I’ve always been intrigued by the story of Zacchaeus. (Luke 19:1-10). In case you’re unfamiliar, Zacchaeus was a tax collector living at the time of Jesus. He was a swindler and a crook and had quite a reputation for ripping people off and cheating them. He was enormously wealthy and extremely corrupt. To put it mildly, people were not fond of Zacchaeus! He had a lot of broken relationships. But when he met Jesus, everything changed and he willingly took steps to repair his relationships.
Some of you have broken relationships. Maybe you have a spouse that you are angry with, or kids that you feel hurt by, or parents you feel screwed you up or friendships that feel strained. Whatever the circumstances, as long as we live in a broken world, our relationships will suffer from time to time. I think there are a few lessons we can learn from Zacchaeus about mending those fractured relationships. The Apostle Paul wrote, “If it is possible, as far as it depends on you, live at peace with everyone” (Romans 12:18). Sometimes, it’s not possible. There are relationships that are so toxic and damaging that it’s not possible to repair and reconcile them. But, as much as it is possible make things right.
Here are a few steps to do that:
- Admit when you’re wrong. An admission of wrongdoing goes a long way. We know this in our heads and yet sometimes our self-protective instincts are so strong that we do everything in our power to prove we’re right. Here’s the thing, following Jesus demands that we live in truth. If you’ve wronged someone – saying sharp words, stealing their dignity, falsely accusing them or assigning them motives that they may never have had – apologize. Admit you were wrong. Here’s a question for you to consider, “Why am I afraid to admit I’m wrong?” Ask the Holy Spirit to search your heart and reveal to you why your self-protective instincts are so strong.
- Ask, “Will you forgive me?” Learning to ask others to forgive you is very humbling. Here’s the thing, humility is a quality that God wants to develop in your life. Don’t go to people and say, “I forgive you.” Most people aren’t even aware that they’ve hurt you and it can be prideful to say to someone, “ I forgive you” unless they’ve asked for forgiveness. Instead, learn to ask, “Will you forgive me?”When our kids were little, Steve and I noticed that after a fight their apologies were less than authentic. So we implemented a new rule. The kids had to say, “I’m sorry. I was wrong. Will you forgive me?” Friend, the truth is, too many have never asked, “Will you forgive me because they don’t think they’ve done anything wrong.” I believe we can hinder the Holy Spirit’s anointing by building walls of self-protection around our hearts. If you want God’s Spirit to flow through you unhindered, spend a few moments considering this question: When was the last time I said to someone, “I was wrong. Will you forgive me”?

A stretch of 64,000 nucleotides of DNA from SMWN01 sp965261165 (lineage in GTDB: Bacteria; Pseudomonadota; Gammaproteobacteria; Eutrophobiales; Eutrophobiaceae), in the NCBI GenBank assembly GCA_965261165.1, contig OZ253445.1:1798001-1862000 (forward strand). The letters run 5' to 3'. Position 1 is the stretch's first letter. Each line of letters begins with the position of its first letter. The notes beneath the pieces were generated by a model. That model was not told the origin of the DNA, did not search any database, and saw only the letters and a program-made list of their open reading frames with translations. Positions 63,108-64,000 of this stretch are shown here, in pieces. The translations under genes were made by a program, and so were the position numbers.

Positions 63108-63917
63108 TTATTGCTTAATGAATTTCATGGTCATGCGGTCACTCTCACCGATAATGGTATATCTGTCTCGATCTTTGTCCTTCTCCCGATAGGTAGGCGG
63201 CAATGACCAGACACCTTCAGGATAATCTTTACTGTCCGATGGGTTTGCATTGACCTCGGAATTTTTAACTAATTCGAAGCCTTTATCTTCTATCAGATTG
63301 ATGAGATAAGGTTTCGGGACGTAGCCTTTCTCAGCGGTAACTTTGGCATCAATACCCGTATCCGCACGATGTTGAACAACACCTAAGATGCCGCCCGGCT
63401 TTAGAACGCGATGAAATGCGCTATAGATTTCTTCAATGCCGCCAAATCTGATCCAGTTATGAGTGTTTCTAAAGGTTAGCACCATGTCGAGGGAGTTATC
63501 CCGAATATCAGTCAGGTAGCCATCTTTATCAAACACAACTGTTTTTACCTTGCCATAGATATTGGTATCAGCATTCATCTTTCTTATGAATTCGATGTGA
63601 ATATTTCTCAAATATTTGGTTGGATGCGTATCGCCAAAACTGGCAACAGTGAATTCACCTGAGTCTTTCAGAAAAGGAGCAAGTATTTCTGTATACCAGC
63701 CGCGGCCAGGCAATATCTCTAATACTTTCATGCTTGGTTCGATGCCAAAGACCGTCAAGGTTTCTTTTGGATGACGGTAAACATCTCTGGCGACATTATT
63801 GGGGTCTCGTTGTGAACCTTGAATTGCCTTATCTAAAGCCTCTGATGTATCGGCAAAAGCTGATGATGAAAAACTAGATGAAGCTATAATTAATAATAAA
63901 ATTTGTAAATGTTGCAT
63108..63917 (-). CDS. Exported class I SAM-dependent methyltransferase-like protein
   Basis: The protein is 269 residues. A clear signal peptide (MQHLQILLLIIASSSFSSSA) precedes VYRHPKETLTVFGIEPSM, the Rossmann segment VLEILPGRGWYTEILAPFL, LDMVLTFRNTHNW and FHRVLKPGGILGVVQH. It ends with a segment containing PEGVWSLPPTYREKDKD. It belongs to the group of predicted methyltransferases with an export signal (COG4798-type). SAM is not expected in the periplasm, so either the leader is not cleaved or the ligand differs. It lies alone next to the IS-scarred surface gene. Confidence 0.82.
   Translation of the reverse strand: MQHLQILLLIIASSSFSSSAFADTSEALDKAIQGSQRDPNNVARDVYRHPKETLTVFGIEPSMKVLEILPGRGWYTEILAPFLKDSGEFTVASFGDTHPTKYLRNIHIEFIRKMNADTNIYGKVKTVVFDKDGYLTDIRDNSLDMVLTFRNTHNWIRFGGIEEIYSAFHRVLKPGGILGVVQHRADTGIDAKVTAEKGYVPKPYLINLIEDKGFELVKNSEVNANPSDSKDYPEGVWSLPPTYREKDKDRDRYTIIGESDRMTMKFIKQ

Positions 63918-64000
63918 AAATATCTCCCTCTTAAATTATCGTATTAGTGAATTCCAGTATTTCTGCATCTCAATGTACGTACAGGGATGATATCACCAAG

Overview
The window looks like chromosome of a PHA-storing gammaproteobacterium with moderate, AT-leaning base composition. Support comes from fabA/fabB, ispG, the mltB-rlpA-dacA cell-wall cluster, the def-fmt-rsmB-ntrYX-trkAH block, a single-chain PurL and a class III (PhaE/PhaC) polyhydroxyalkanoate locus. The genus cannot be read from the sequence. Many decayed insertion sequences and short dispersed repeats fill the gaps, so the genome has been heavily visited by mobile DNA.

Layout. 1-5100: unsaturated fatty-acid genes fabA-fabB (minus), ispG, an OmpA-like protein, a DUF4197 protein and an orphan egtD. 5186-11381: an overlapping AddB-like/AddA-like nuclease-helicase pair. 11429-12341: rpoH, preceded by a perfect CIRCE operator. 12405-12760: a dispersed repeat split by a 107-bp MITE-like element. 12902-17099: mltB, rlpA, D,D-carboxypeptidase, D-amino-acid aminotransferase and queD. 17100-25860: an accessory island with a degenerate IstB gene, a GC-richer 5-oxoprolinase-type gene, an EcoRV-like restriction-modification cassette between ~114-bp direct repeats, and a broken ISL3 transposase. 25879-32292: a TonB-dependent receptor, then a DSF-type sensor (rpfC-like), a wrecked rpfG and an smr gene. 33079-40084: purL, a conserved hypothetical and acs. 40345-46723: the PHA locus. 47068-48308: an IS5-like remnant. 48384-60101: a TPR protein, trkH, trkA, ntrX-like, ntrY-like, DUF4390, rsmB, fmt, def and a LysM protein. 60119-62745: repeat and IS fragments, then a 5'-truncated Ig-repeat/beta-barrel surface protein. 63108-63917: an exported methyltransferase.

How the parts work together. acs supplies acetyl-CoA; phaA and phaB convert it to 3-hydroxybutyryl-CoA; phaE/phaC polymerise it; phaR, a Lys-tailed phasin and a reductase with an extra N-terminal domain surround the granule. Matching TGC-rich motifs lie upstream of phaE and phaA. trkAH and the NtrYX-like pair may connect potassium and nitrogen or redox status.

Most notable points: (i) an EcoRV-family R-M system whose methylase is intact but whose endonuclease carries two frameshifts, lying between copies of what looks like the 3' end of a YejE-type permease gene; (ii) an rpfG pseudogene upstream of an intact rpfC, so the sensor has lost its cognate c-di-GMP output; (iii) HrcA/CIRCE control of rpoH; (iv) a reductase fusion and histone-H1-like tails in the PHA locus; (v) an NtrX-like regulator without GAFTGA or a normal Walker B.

- Make Amends. When you make amends you compensate others for your wrongdoing. One of the ways we see a complete change in Zaccheaus is that as soon as he met Jesus He said he would pay back everyone he had cheated. That’s making amends. In your life, how do you make amends? Here’s a few examples, if you’ve hurt your kids, offer to pay for counseling. If you borrowed money and forgot to pay the person back, apologize, pay them back and then perhaps give them a bit extra since you forgot. Here’s another question to think about, have I taken initiative to make amends?
Friend, your relationships are both precious and fragile. Don’t take them for granted. If you have a broken relationship, think about admitting you were wrong, asking for forgiveness and making amends. Lord Jesus, develop in me a spirit of humility. Help me to cherish my relationships as precious and fragile. Create in me a heart of humility so that I readily admit when I’m wrong and humbly make amends.
I’d love to hear from you! Why do you think it’s so hard to apologize and admit wrongdoing? How do you think making amends helps?
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